Summer Bass Tournament Live-Well Study

By Ted Lange

FWC’s Black Bass Management Plan (BBMP) committed FWC to work with stakeholder groups to mitigate negative public perceptions of club-level bass fishing tournaments.  Negative perceptions identified included bass mortality, crowding at boat ramps and poor boating and angling ethics by some tournament anglers. Stakeholders also expressed positive perceptions of bass tournaments through the BBMP including promotion of fishing as well as teaching ethics and stewardship. Regardless, bass tournaments can be very high profile with potentially hundreds of club tournaments occurring in Florida waters each week throughout the year. FWRI biologists working with Division of Freshwater Fisheries staff are working to better understand and mitigate bass mortality caused by bass fishing tournaments through several projects.

The Summer Bass Tournament Live-Well Study was initiated to assess live-well water quality conditions during summer tournaments when bass are most susceptible to mortality due to warmer water which holds the least amount of oxygen. Study objectives are to 1) educate bass tournament anglers about live-well water quality conditions during summer tournaments, and 2) further refine FWC’s fish care guidelines for best live-well management practices under conditions specific to Florida.

Bass are weighed in.

During year one of a three summer study, FWRI biologists assessed water quality conditions at club-level tournaments (10-30 participating boats) based on anglers preferred practices. In year two, biologists prescribed specific live-well management practices to random tournament boats and evaluated the resultant water quality conditions. In year three, biologists ran controlled experiments with wild caught fish acclimated to hatchery conditions under three varying management practices. Through controlled experiments, blood stress parameters in bass exposed to these management practices were measured, and a post tournament mortality assessment was conducted.

Year one results, focused primarily on temperature and dissolved oxygen (DO), confirmed that competitive anglers manage their live-wells in a variety of ways resulting in a wide range of water quality conditions.  During year two, anglers were assigned specific live-well management regimes which included flow through only (near constant exchange of live-well water), fill and recirculate only (no exchange of water once filled), and fill and recirculate with one exchange of water midday along with the use of salt and ice. Year two results, more intensive and including more water quality parameters, suggested that anglers were reasonably able to maintain adequate levels of DO while minimizing the buildup of ammonia and carbon dioxide in live-well water.  During the summer months, when lake surface temperature can exceed 30 °C, it is critical that those holding fish in captivity to manage live-wells conditions to maintain or even stimulate the recovery of bass during the period of confinement.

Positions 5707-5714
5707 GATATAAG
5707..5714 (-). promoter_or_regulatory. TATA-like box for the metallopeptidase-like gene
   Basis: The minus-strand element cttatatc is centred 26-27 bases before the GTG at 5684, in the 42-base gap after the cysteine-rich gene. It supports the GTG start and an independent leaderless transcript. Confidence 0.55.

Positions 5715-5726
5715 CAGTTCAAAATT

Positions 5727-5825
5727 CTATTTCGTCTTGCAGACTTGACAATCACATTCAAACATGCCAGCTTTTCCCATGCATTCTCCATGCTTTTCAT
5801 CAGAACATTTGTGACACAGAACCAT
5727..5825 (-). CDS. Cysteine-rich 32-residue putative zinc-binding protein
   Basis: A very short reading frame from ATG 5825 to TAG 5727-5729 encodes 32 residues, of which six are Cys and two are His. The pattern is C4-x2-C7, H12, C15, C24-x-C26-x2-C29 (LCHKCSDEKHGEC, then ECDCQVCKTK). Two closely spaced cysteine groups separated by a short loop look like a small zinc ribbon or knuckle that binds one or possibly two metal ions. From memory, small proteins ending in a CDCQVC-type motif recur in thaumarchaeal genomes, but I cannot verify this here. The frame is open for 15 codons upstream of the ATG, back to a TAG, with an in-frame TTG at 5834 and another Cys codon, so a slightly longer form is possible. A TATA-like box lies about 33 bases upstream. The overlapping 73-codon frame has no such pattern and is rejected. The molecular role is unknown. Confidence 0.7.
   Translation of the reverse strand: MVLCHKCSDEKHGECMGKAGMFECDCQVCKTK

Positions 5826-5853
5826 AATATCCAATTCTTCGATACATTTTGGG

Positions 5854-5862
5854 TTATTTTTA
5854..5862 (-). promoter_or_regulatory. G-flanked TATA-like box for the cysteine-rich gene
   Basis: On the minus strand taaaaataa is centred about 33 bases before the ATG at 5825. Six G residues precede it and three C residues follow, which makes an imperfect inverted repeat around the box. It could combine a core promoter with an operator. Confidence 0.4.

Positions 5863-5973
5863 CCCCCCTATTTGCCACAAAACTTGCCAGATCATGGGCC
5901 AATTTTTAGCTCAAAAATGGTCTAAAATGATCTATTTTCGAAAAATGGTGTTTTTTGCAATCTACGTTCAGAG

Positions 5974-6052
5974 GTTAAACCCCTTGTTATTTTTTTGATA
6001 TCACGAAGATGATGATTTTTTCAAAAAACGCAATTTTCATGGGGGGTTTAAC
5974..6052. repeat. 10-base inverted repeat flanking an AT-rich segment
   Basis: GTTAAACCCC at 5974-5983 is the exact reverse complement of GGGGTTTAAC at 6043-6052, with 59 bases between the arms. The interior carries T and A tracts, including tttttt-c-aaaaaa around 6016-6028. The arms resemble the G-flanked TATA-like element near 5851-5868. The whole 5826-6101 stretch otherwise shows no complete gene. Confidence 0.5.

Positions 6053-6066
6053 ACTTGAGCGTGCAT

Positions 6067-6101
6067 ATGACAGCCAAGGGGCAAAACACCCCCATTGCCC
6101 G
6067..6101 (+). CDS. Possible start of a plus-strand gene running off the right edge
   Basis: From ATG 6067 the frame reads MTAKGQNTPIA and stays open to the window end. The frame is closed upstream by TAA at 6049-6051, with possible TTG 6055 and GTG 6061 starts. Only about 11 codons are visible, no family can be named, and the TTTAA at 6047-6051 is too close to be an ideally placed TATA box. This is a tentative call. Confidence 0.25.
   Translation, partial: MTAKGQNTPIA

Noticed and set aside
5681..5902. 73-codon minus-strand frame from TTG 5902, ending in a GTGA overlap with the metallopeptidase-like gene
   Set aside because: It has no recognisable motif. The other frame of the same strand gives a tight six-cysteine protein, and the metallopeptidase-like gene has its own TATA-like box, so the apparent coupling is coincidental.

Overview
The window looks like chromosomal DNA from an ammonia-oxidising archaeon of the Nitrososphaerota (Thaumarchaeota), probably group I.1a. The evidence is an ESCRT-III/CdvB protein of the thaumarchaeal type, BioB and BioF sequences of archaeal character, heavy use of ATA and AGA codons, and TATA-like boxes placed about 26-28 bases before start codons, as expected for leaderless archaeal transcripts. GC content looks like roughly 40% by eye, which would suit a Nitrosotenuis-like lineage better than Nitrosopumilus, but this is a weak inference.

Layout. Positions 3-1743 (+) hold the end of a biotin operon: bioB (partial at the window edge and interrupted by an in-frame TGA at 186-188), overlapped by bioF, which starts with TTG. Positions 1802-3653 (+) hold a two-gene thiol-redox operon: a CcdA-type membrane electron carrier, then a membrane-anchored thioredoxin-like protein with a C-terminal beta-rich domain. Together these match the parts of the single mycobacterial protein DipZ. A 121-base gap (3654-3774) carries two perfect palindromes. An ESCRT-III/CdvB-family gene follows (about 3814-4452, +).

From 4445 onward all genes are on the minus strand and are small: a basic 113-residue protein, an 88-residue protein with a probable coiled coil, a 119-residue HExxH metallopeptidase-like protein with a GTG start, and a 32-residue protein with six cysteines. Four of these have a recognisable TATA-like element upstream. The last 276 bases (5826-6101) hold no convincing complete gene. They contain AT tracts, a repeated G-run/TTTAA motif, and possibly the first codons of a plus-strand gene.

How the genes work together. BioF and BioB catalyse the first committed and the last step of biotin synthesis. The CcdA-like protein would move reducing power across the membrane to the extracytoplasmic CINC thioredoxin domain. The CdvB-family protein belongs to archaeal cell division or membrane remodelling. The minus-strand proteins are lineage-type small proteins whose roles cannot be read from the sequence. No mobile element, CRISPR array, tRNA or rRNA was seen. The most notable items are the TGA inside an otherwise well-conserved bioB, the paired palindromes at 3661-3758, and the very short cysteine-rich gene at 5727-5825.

FWC staff takes a blood sample from a bass.

During year three, biologists repeated year two studies with wild-caught bass held in the research tanks at the Florida Bass Conservation Center where they underwent a simulated angling event prior to being placed in controlled condition live-wells representing the three management regimes. Stress parameters of glucose, lactate, cortisol, chloride, and osmolality in blood plasma were sampled both pre and post live-well confinement to assess the effects of the live-well environment on bass physiology.  Finally, all bass were assessed for a seven-day period for post tournament mortality.

Blood samples are currently being analyzed by the University of Florida Veterinary Lab and the Ruskin Tropical Aquaculture Laboratory, UF IFAS.  Study results will be utilized in coordination with other study components investigating tournament mortality to update FWC fish care guidelines to provide Florida bass anglers with live-well best management practices that they can readily implement during summer months.